If you have time, go back slightly towards Piazza Galvani and go and explore the Archiginnasio (C) - please check the opening hours - one of the most beautiful buildings in the city, which preserves the Anatomic Theater, built in carved wood in the first half of the 1600s for the teaching of anatomy.

If you crave gelato, this is the right time to get one from Cremeria Cavour (there's always a line but it's worth it!).

Every time I have an ice cream in Cremeria Cavour, I usually walk towards my favorite square in Bologna, Piazza San Domenico (E) - which still leaves me speechless after years. The basilica preserves one of the most important examples of art in the city, the Ark of San Domenico, a sepulchral monument dedicated to Domenico di Guzmàn (who died in Bologna in 1221) and was built by various hands have succeeded over time, including Nicola Pisano, Niccolò dall'Arca and Michelangelo.

From San Domenico (SanDo in Bolognese slang) go back towards Via Farini and move to another marvellous (perhaps the most beautiful) basilica in the city - yes , there are so many! - Santo Stefano (F), also known as The Seven Churches. A visit here is truly essential, you will surely be captivated by the succession of different styles within the complex, which in fact contains seven different structures, all built in different historical periods.

The Mercato dell'Antiquariato is held in Piazza Santo Stefano on the second Saturday and the second Sunday of each month, where you can buy antiques and vintage items.

Alternative option (suggested by my friend Panfilo): if you feel like taking a walk along the porticoes, before reaching Le Sette Chiese, from Via Farini continue towards Via Santo Stefano to Piazza del Baraccano, a civil and religious monumental complex worth visiting.

A visit to Two Towers (G), the historical-cultural symbol of Bologna. The Torre degli Asinelli can be visited up to the top (arm yourself with comfortable shoes), where you can enjoy a wonderful panorama of the city from above. Reservations are required and you can purchase tickets here. Don't forget, if you're undergraduates you can't go up - it's bad luck (or so they say)!

From the Two Towers head towards the university area and walk Via Zamboni (H), where you will meet (especially if you are visiting during spring or autumn) hundreds of students and a very lively environment from early morning to late evening. Here in the area, there is also the Jewish Ghetto of Bologna, which I always recommend visiting if you want to take a different kind of walk.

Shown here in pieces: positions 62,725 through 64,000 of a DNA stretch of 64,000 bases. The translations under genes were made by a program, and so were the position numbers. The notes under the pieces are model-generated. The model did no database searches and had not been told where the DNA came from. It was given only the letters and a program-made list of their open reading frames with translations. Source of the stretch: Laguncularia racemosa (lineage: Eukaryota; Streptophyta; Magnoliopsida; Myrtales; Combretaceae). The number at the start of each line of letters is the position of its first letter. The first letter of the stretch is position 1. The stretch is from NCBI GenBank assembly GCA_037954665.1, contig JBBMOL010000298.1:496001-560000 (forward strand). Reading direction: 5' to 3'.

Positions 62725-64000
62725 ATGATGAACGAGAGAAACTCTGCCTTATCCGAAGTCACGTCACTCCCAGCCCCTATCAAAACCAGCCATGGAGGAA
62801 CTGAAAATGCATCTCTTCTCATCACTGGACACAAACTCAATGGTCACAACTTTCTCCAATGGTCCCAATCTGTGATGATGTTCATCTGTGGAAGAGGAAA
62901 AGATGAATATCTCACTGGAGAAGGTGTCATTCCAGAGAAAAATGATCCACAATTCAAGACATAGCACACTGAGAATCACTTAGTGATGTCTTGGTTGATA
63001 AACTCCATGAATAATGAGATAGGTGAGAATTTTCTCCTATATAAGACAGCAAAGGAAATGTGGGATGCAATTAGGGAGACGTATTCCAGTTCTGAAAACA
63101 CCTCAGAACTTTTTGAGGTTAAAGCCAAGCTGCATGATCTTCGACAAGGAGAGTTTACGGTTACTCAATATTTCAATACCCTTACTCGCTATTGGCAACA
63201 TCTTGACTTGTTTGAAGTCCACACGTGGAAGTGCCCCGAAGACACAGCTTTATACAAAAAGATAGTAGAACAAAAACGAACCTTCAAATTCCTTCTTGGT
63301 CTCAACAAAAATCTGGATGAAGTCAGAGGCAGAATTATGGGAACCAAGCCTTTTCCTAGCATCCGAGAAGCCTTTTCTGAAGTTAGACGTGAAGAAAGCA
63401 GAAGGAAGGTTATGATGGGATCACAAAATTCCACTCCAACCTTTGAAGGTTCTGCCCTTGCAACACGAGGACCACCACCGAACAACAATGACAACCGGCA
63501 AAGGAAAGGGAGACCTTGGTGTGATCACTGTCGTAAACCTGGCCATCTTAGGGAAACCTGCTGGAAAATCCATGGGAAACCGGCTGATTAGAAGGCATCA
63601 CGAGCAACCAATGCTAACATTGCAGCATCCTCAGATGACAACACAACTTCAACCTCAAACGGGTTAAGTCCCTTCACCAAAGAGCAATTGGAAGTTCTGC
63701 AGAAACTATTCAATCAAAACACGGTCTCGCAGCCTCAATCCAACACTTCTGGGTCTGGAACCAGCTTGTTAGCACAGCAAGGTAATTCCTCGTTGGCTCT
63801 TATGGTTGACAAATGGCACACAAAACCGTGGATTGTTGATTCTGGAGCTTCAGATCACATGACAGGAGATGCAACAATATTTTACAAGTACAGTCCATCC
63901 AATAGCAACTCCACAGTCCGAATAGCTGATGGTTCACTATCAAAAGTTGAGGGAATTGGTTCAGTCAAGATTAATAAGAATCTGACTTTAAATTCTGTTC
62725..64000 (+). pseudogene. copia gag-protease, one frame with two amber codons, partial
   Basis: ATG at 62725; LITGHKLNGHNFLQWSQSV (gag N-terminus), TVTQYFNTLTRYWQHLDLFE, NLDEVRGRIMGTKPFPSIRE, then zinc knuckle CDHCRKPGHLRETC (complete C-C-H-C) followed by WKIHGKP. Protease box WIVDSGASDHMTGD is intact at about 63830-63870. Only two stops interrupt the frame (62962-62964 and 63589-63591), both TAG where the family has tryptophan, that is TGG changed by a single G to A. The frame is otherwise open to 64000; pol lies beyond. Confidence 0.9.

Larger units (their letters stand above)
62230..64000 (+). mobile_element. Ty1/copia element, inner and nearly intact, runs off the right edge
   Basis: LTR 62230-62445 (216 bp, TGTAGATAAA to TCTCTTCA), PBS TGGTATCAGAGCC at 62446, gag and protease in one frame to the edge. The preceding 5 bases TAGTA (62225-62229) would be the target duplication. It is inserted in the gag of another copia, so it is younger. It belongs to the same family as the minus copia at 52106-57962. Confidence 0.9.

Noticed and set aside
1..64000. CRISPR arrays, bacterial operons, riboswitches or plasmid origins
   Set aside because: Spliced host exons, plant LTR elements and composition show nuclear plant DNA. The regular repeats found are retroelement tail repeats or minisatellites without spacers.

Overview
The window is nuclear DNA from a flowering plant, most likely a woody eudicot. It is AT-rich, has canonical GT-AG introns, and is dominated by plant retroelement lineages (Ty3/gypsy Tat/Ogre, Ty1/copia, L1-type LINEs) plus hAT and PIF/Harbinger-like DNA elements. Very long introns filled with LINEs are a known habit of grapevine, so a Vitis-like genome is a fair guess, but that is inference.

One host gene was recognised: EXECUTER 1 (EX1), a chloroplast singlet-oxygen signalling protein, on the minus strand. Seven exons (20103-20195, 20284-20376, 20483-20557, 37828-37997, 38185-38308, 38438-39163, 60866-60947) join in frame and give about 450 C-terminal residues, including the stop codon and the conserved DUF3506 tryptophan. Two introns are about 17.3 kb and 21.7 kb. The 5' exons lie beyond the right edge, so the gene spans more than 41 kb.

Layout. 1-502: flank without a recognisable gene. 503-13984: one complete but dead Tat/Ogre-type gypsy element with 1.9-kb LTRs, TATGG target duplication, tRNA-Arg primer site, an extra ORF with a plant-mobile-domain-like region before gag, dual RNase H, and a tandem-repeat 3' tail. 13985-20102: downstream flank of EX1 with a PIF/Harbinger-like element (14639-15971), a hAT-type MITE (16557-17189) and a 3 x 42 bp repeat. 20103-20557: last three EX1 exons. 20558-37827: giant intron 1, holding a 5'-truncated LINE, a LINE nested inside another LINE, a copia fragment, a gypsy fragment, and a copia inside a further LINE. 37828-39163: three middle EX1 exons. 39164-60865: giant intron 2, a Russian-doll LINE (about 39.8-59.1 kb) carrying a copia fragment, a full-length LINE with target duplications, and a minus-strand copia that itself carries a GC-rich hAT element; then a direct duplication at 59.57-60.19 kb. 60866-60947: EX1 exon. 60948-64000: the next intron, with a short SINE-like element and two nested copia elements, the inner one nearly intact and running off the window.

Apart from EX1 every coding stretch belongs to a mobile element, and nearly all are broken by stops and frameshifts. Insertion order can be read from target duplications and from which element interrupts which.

In the university area there is also Palazzo Poggi, at number 33 of Via Zamboni, whose museum houses a very famous anatomical collection. Secret: Palazzo Poggi also hides another of Bologna's secrets - legend has it that one of the chairs in this seat bears the inscription panum resis, but no one has ever been able to locate it. The meaning of this inscription, literally 'the bread of resistance', would indicate knowledge as the basic source for every decision.

Secret: another famous secret of Bologna, known by the nickname of Little Venice, is the window Via Piella (I), from which you can admire a suggestive glimpse of the Canale delle Moline, one of the many canals that flow underground in Bologna and emerge on the surface here. For some years now there seems to be a lot of queues just to take pictures. If this were the case, don't waste too much time queuing, on the opposite side of the road there is a small bridge from which you can see an equally beautiful glimpse.

From Via Piella then head back towards Piazza Maggiore. You can choose whether to take the road through the Jewish Ghetto or cross Via Indipendenza, famous for shopping.


And here we are at my favorite part: food and conviviality. Convivivial ('convivio') because, in my opinion, everything that revolves around eating, drinking and being together in Bologna has a completely different flavour, more convivial to be precise.

In this section I would like to recommend you my favorite places (some even tested more than once) for every occasion, from early morning with breakfast or brunch, until late in the evening, with some places where you can have a great drink .

Below are collected only some of the places that I particularly like (the best!), but in the map at the end of the article there are many other ideas.

🥞 Breakfast, Brunch and Snack

Zoo €€, in Strada Maggiore it is certainly the place that offers the most variety in terms of both brunch and snack, with a wide choice of cakes and main courses. The format has recently changed and is now only à la carte (there are no longer fixed menus), but it's still an excellent choice. With the excuse, take a walk under the Portico Dei Servi.

Another option in the center is Lampadina €€, very small place but with an excellent choice of brunches and other dishes for lunch or snack e tables outside.

In the center you will also find Papparè €€, usually always very crowded but with different snack options and many types of coffee.

Last option, this time out of town, but my favorite in Bologna, is Double Civic €€, in the Barca area. Excellent dishes, lots of choice!

🍻 Aperitif

If you are looking for a super Bolognese aperitif, then just go to Via Pescherie Vecchie €€, where you will find dozens of places with tables outdoors where you can sip a glass of wine and eat excellent traditional platters. In the area you will also find the famous I'Osteria del Sole € , where drinks are served but not food (you can bring your own or buy a sandwich and enjoy it with a good wine).

If you want beer, I have two suggestions: Cerqua Brewery €€, in via Broccaindosso (right next to the Osteria Broccaindosso), with ever-changing craft beers and diverse food offerings; the Boteco €€, another place where I spent a lot of time, in Via San Vitale, very chilled but with excellent beers (and gin!).